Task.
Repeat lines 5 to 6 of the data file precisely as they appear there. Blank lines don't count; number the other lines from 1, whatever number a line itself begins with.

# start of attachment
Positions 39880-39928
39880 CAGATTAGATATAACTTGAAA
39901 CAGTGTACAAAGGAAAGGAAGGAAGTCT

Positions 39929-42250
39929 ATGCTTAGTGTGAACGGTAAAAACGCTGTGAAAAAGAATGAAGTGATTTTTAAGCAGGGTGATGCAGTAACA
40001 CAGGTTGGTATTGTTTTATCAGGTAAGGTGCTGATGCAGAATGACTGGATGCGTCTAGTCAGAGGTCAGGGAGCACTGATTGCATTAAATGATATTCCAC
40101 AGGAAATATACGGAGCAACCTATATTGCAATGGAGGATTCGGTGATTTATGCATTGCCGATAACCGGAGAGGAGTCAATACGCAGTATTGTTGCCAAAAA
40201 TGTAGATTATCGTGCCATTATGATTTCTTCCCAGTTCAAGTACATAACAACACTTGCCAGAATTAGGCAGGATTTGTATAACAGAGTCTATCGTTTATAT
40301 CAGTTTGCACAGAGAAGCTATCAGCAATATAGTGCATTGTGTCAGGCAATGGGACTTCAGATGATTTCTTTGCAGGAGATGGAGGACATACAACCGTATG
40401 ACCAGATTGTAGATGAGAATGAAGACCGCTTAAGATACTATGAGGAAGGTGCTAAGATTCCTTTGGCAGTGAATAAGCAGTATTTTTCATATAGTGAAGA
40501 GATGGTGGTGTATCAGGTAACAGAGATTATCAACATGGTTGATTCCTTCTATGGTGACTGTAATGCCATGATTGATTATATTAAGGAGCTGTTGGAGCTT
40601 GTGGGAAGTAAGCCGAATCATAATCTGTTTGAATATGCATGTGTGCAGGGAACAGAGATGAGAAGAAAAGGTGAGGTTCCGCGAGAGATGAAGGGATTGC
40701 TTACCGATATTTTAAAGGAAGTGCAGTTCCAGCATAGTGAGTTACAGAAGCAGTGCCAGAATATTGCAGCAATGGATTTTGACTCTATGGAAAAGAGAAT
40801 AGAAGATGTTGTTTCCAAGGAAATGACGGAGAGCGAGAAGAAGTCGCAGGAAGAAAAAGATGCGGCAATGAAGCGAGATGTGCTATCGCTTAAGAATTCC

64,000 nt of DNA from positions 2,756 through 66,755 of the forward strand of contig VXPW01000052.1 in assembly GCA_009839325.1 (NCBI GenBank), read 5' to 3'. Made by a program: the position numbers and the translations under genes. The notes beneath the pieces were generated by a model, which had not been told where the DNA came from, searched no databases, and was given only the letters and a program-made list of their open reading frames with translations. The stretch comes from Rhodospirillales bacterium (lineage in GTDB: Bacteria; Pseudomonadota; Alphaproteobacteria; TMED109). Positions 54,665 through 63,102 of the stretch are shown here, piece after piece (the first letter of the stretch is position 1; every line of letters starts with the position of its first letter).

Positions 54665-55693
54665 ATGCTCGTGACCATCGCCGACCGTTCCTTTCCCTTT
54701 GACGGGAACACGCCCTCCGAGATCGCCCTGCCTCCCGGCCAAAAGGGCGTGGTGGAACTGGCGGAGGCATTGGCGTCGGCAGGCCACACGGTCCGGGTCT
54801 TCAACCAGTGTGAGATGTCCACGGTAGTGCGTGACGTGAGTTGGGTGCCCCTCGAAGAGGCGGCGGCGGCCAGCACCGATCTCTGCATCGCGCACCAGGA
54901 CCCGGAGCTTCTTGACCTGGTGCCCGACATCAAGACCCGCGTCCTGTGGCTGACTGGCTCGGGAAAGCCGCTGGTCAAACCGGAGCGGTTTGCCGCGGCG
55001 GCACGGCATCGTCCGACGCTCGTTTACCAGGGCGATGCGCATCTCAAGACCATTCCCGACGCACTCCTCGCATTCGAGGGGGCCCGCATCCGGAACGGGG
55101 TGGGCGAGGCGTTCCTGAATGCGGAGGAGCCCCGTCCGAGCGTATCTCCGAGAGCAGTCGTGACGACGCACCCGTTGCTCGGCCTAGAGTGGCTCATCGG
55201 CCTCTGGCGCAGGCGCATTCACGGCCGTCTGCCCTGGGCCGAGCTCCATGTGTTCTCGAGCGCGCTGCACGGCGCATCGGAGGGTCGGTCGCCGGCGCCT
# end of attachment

39929 ATGCTTAGTGTGAACGGTAAAAACGCTGTGAAAAAGAATGAAGTGATTTTTAAGCAGGGTGATGCAGTAACA
40001 CAGGTTGGTATTGTTTTATCAGGTAAGGTGCTGATGCAGAATGACTGGATGCGTCTAGTCAGAGGTCAGGGAGCACTGATTGCATTAAATGATATTCCAC